Little Cypress-Mauriceville High School is preparing for a new project planned to help ninth grade students get a good start to their high school careers. The Ninth Grade Academy will be located in the G-wing of the building and the ninth grade class will be divided into three teams. Each team will have the same English, science, social studies, and math teachers; separating to go to electives with students from other grade levels. Principal Terri Estes says, “The transition to High School is difficult for many of our students. Some ninth graders are not prepared to deal with the increased expectations and responsibilities that occur when a student enters high school. The ninth grade academy is designed to provide the order and structure that students need to succeed. We also want it to be an exciting and fun place to learn.”

Last school year a committee was formed to research other districts that have used this concept. Committee members learned that many schools had successfully reduced their freshman failure rates by implementing a freshman center or academy. Several committee members traveled to Pasadena and Klein ISDs to learn about their freshmen programs and determine if this might provide a solution to some of the challenges facing freshmen and those who work with them at LCM. After much discussion with the faculty, it was decided that the school would implement a freshman academy for the 2008-2009 school year. According to Superintendent Pauline Hargrove, “We are extremely excited. This is an approach we have been looking at for several years and have wanted to do. It has been through the collaboration and cooperation of everyone at the high school that we are able to offer this opportunity to our students.”

Traditionally, the bulk of disciplinary issues and failures happen at the freshman level. School personnel began looking for innovative ways to address these problems and found that other districts have had success with the Ninth Grade Academy model. According to Michael Ridout, the assistant principal for the Academy, the approach is more focused, with student efforts being tracked to assure a greater opportunity for success. Each team of teachers has the same planning schedule so that they can coordinate their curriculum planning and discuss the progress of their students. The teaming format allows teachers to develop thematic units which will help students make the connections between subjects.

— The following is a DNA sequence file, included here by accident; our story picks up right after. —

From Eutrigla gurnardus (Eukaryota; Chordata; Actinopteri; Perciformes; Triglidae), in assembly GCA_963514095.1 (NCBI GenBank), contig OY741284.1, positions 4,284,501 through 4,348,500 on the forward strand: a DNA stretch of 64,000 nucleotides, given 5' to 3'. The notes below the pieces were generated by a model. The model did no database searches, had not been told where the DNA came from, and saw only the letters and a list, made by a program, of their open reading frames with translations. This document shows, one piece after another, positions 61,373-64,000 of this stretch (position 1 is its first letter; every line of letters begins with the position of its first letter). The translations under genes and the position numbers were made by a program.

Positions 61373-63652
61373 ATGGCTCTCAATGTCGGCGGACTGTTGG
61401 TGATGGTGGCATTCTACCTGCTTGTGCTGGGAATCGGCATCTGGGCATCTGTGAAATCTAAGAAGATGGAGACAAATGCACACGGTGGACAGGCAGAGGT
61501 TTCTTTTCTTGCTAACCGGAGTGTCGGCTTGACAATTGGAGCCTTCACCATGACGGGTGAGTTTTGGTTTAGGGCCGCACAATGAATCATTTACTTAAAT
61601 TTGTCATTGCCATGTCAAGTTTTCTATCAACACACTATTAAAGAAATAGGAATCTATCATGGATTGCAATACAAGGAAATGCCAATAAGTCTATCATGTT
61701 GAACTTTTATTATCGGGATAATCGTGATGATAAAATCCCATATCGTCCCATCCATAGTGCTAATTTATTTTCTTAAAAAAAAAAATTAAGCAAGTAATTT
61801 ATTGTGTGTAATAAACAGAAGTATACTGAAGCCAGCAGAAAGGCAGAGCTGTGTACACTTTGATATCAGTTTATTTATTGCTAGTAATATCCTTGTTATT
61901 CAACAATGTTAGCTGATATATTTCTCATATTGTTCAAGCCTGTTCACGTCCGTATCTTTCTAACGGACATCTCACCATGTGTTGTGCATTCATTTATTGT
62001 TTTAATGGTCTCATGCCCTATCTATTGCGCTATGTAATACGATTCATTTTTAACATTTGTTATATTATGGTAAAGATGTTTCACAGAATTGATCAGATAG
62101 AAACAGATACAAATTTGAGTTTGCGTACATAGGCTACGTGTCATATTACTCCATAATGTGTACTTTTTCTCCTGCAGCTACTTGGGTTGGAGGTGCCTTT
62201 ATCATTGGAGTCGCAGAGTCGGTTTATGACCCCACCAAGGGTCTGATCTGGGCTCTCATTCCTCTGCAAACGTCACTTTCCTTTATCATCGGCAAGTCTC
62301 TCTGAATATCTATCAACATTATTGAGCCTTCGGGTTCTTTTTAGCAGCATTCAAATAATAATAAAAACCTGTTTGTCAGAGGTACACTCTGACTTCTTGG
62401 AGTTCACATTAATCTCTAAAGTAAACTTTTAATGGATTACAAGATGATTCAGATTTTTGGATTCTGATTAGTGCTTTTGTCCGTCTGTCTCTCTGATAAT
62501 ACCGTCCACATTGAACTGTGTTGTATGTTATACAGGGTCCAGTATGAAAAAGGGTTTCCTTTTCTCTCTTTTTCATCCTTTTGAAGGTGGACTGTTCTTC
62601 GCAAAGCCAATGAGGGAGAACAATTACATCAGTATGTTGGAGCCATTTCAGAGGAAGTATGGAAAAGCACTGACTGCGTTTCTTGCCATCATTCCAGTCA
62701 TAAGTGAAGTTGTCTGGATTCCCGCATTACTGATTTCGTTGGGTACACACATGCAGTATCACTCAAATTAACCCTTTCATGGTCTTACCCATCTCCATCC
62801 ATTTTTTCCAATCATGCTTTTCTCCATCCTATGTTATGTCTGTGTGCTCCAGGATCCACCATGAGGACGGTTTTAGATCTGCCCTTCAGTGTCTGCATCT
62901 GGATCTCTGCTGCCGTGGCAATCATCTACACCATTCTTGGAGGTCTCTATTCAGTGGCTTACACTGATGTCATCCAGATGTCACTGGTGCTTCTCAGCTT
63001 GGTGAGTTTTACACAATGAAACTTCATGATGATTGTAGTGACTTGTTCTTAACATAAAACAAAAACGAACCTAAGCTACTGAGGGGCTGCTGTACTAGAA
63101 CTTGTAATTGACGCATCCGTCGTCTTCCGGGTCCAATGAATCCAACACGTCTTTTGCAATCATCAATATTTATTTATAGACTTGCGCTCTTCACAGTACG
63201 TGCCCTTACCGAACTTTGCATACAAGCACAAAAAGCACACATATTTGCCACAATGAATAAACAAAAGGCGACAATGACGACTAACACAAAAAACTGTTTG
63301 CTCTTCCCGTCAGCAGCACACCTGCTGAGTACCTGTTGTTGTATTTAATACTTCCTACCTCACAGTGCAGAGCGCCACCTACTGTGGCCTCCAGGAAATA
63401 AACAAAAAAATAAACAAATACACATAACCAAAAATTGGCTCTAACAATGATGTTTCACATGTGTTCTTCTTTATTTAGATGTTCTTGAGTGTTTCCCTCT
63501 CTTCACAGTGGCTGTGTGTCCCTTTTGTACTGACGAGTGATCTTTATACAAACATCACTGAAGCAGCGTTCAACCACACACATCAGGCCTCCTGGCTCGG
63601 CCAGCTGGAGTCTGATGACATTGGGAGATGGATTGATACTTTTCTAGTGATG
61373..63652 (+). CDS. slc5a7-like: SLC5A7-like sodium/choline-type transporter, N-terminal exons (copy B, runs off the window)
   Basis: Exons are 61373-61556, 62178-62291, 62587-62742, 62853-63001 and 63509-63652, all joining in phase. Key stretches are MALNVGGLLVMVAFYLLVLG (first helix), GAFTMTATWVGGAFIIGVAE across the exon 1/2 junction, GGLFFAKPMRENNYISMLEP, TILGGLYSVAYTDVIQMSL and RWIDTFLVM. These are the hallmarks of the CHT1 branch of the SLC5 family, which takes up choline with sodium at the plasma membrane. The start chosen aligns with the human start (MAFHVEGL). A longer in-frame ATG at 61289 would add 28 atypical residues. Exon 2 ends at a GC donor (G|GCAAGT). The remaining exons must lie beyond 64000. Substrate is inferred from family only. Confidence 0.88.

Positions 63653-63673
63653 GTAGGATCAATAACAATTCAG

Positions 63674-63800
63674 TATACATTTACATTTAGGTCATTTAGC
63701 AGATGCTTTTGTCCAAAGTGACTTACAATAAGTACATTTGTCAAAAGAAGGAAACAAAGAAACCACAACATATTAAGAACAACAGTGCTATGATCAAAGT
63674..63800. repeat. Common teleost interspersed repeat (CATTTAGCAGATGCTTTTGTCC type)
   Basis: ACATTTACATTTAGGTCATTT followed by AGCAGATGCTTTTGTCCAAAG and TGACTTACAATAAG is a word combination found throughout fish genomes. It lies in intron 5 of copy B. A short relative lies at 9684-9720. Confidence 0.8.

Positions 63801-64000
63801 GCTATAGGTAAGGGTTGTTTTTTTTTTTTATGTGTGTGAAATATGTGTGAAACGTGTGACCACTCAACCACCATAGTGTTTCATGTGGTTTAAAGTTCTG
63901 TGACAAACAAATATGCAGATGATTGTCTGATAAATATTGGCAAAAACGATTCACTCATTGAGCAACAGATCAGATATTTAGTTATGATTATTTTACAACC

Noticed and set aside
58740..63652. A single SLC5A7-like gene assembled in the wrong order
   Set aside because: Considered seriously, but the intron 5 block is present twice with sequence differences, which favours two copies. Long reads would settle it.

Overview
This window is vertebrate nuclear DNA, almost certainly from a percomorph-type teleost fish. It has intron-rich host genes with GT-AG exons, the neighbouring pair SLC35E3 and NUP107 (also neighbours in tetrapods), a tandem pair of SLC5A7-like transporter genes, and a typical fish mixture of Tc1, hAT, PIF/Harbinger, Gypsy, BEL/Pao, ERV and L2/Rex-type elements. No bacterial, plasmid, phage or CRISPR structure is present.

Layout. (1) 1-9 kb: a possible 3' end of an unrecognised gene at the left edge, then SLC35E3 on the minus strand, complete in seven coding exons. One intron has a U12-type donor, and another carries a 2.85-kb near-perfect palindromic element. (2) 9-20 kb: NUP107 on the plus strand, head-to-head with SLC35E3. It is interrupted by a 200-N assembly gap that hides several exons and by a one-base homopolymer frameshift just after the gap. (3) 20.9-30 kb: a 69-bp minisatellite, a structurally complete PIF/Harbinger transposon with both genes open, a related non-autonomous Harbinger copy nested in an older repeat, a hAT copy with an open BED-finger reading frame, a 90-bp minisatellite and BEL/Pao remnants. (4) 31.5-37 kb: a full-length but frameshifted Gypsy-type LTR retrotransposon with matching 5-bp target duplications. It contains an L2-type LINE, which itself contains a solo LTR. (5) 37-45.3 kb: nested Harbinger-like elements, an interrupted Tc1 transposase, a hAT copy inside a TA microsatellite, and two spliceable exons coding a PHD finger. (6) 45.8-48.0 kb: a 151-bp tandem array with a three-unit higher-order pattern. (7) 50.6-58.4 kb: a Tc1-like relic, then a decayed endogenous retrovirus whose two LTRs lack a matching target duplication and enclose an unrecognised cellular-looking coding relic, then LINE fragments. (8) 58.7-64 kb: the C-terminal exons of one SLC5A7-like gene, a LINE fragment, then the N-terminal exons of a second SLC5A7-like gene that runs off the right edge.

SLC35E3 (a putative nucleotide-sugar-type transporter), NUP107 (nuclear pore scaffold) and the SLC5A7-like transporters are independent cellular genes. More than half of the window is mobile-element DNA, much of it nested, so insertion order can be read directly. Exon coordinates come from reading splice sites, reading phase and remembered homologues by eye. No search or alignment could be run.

Students will have an advisory period for 45 minutes every day where they will learn study skills, vocabulary skills, TAKS skills, and will receive individualized tutorials to ensure academic success. The teachers on each team will have 45 minutes each day to meet and discuss the students in their charge and design tutorials; monitor work habits and attendance; and maintain contact with the students’ parents to ensure that each child is successful in the classroom. The Academy will run a modified block schedule, with math, social studies, keyboarding, and health classes lasting 45 minutes each day.

Michael Ridout has been assigned to monitor all freshmen discipline and will have an office in the ninth grade hall to facilitate quick intervention in disciplinary infractions. The goal is for quick intervention to refocus the student on proper behavior and prevent problems from escalating to the point that students must be removed from the classroom.

Besides making curricular changes, the staff has looked at ways to engage the students outside of the classroom. The foyer of G-Hall, which is the new ninth grade home, will be turned into a meeting area, with seating and a changeable mural painted by art instructor Betsy Kaufman and her advanced art classes. “I am looking forward to having a “gallery feel” in our new ‘Ninth Grade Academy’ area, with large canvases painted by our advanced art students hanging on the wall,” said Kaufman. “The first set of canvases will be a popular graphic design painted in the color scheme of the new teams in the academy which are Green, Gold, and White. The canvases will be periodically changed out and painted to express the curriculum that is being taught in the academy throughout the year. We are excited about incorporating famous events, people, and quotes from English, Math, Science, and History into the artwork to follow the theme of the district this year and “Make an Impact” in education.”